Species : Origin and concept of species population, interaction between environment and population community. Biotic community, interaction between different species, biotic stability. Changes in the community. Succession, Ecosystem; interaction between biotic and abiotic components; major ecosystems, manmade ecosystem – Agro ecosystem. Biosphere; flow of energy, trapping of solar energy, energy pathway, food web, biogeochemial cycles, calcium and sulphur, ecological imbalance and its consequences. Conservation of natural resources’ nerewable and non-renewable (in brief). Water and land management, wasteland development. Wild life and forest conservation; causes for the extinction of some wild life, steps taken to conserve the remaining species, concept of endangered concept of afforestation. Environmental pollution; air and water pollution, sources, major pollutants of big cities of our country, their effects and methods of control, pollution due to fallout and waste disposal, effect and control, noise pollution; sources and effects.

Unit:5 Multicellulairty : Structure and Function – Plant Life

Form and function. Tissue system in flowering plants; meristematic and permanent. Mineral nutrition-essential elements, major functions of different elements, passive and active uptake of minerals. Modes of nutrition, transport of solutes and water in plants. Photosynthesis; photochemical and biosynthetic phases, diversity in photosynthetic pathways, photosynthetic electron transport and photophosphorylation, photorespiration. Transpiration and exchange of gases. Stomatal mechanism. Osmoregulation in plants: water  relations in plant cells, water potential. Reproduction and development in Angiosperms; asexual and sexual reproduction. Structure and functions of flower : development of male and female gametophytes in angiosperms, pollination, fertilization and development of endosperm, embryo seed and fruit. Differentiation and organ formation. Plant hormones and growth regulation; action of plant hormones in relation to seed dormancy and germination, apical dominance. senescence and abscission. Application of synthetic growth regulators. A brief account of growth and movement in plants.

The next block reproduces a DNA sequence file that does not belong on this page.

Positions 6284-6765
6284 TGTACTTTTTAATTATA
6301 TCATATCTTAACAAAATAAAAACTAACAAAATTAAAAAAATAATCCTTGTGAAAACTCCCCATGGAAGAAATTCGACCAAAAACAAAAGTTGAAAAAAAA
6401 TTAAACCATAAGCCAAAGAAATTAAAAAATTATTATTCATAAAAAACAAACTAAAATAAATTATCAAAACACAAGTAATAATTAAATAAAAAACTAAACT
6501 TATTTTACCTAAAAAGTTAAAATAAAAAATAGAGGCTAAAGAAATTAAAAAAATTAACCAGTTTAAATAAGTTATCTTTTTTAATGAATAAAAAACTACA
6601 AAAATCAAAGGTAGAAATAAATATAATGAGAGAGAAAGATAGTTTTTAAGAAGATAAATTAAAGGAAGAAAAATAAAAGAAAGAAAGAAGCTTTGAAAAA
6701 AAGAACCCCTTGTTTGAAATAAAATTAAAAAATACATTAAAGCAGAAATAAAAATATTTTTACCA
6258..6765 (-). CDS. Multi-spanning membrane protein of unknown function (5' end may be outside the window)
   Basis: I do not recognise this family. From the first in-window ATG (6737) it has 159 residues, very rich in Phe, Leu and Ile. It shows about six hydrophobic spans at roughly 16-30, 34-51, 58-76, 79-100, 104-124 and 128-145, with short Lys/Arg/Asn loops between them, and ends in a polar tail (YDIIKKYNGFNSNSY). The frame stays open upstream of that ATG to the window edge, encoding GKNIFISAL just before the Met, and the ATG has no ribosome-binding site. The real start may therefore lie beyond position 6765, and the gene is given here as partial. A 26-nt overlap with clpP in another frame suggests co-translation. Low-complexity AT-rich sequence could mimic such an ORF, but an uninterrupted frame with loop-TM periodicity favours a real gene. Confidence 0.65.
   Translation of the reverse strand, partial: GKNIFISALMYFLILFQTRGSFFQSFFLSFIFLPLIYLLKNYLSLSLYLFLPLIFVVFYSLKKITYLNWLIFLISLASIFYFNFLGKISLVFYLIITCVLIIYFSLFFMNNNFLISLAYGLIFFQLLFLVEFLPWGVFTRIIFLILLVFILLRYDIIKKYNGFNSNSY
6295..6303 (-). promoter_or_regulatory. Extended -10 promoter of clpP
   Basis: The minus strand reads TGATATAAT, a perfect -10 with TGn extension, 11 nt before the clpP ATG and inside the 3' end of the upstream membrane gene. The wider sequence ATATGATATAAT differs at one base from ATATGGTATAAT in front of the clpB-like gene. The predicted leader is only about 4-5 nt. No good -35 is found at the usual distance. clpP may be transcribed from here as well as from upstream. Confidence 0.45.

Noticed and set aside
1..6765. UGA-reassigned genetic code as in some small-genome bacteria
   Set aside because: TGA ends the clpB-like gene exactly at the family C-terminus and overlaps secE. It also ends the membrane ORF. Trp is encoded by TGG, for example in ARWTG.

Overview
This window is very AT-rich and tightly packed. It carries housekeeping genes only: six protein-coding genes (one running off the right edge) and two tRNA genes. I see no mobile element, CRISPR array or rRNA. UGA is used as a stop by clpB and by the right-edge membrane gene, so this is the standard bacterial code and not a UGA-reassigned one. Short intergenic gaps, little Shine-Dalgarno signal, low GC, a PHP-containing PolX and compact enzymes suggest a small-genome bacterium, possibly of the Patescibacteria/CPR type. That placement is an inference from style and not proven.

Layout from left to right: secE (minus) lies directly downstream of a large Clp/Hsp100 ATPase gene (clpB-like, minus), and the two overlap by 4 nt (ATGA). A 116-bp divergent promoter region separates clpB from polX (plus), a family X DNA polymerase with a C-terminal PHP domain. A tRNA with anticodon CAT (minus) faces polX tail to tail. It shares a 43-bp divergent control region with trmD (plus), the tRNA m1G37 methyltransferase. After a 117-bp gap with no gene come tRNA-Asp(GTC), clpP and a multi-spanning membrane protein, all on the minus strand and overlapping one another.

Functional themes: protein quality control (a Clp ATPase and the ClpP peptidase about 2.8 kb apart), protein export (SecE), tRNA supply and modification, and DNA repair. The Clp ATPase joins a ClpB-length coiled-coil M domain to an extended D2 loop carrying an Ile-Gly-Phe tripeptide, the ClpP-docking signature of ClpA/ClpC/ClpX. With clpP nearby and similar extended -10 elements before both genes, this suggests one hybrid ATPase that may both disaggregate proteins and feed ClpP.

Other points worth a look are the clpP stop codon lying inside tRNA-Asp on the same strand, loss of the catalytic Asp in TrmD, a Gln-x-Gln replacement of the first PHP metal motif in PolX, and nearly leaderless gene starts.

Unit:6 Multicellularity : Structure and Function – Animal Life

Animal tissues, epithelial, connective, muscular, nerve. Animal nutrition, organs of digestion and digestive  process, nutritional requirements for carbohydrates, proteins, fats, mineral and vitamins; nutritional imbalances and deficiency diseases. Gas exchange and transport: Pulmonary gas exchange and organs involved, transport of gases in blood, gas exchange in aqueous medic circulation: closed and open vascular systems, structure and pumping action of heart, arterial blood pressure, lymph. Excretion and osomoregulation. Ammonotelism, Ureotelism, urecotelism, excretion of water and urea with special reference to man. Role of kidney in regulation of plasma, osmolarity on the basis of nephron structure, skin and lungs in excretion. Hormonal coordination; hormones of mammals, role of hormones as messengers and regulators. Nervous coordination, central autonomic and peripheral nervous systems, receptors, effectors, reflex action, basic physiology of special senses, integrative control by neuroendocrinal systems. Locomotion: joints, muscle movements, types of skeletal muscles according to types of movement, basic aspects of human skeleton. Reproduction; human reproduction, female reproductive cycle. Embryonic development in mammals (upto three germs layers), growth, repair and ageing.